On question of whether Anacortes – its natural setting and people – have any influence on his music, Navarro responds: “That has a big influence, for sure. I was more nostalgic about it early on than I am now, but I’ve always been interested in industry here – the fishing, logging – the sort of blue collar aspect of the area.”
That fact is apparent in songs with lyrics that make reference to the city’s natural assets as well as trades including fishing, forestry and refineries. But Navarro is quick to point out his “stories” rarely have anything to do with his personal life.
“For me, writing is 99 percent pure fiction,” he said. “It’s not autobiographical, but purely out of the imagination. Certain things inspire you to come up with a story. If I wrote songs about my daily life, they’d be very dull, very boring.”
Increasingly, the road of success means trips away from Fidalgo Island … past the marina and a shrinking fleet of commercial fishing boats, past the refineries and their lighted columns, over the Swinomish Channel and through the rich farming area of the Skagit Valley.
But Navarro embraces the change, welcomes the draw of the unknown. Besides, ventures into the urban world are not without reward.
“I love Anacortes, but I also love being in the city,” he said. “This last summer we spent most of our time in Seattle, places like the Tractor Tavern and Columbia City Theatre. On one occasion we were playing at Brad’s Swingside Café. Mark Knopfler and his band came through, kicking off a North American tour. They invited Bill and me to a back room to do some of our show. That was cool. About a week after that I recorded mandolin with Eddie Vedder on the song ‘Better Days,’ which was used in the soundtrack for ‘Eat Pray Love.’ It was a good couple of weeks!”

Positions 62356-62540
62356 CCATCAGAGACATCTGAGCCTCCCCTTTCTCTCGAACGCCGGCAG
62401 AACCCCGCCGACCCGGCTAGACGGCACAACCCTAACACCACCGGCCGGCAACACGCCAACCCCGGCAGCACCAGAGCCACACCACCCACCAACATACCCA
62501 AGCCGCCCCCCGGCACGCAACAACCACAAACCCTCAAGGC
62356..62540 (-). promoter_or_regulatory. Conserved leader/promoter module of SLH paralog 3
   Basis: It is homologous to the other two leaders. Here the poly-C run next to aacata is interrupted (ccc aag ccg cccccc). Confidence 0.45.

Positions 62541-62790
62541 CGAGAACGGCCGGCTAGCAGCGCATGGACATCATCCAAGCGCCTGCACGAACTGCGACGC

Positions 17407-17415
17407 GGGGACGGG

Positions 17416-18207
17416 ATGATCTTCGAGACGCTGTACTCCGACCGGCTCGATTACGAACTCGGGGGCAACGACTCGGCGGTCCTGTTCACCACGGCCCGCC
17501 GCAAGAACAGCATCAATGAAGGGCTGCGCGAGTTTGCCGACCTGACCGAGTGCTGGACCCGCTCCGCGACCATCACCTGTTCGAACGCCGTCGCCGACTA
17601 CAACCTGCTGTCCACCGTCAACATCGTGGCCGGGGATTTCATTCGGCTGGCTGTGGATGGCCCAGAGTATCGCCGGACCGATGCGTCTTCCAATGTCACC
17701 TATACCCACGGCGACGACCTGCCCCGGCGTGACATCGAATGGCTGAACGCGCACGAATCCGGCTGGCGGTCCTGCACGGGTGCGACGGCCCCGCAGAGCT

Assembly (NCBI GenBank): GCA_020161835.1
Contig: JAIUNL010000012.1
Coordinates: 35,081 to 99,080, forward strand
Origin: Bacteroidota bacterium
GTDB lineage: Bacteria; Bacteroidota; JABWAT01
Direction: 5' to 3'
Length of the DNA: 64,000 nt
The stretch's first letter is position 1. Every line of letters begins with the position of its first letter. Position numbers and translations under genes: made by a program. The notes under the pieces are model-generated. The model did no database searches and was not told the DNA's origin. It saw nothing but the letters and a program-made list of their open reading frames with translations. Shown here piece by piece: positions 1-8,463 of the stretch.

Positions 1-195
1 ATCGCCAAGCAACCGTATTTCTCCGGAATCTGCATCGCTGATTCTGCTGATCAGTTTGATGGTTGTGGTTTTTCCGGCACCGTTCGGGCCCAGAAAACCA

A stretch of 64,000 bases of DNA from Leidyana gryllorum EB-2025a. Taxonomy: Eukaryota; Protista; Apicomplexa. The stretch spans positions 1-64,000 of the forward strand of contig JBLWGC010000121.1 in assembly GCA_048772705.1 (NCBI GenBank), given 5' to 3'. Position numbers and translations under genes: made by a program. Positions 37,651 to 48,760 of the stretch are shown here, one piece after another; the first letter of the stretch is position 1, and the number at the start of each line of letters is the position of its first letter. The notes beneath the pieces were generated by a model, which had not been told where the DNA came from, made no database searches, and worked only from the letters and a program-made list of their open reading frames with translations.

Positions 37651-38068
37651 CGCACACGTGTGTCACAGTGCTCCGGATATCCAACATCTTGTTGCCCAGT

Future plans include a mix of time spent on and off the island.
“I definitely like both small town and city,” said Navarro. “There are ups and downs to both ways of living. One thing I love about a small town is that it holds you to a higher standard. Everybody knows you. You’re not anonymous. You have to be part of the community, and in a good way.”
Navarro, who plays acoustic guitar, electric guitar, mandolin, a little bit of banjo and saxophone, said he has never suffered stage fright. Perhaps that has something to do with this community’s reputation for embracing its artists.
“It seems that since I came through the school system there were always young bands writing original music and rocking out,” he said. “That seems to still be the case. Others, those who like music like bluegrass, jazz – exist in separate circles, but they contribute to a surprisingly vibrant music scene for a community this size. I’d like to think it’s a symbiotic relationship. As far as the arts go, especially in this town, people err on the side of being supportive.”
Wherever the road leads, Navarro will be grateful for the contributions his family, friends and community have made to the realization of his dream.
“I’m extremely happy,” he says, “to be doing music full-time.”
Another Good Read: Nine Questions for Jacob Navarro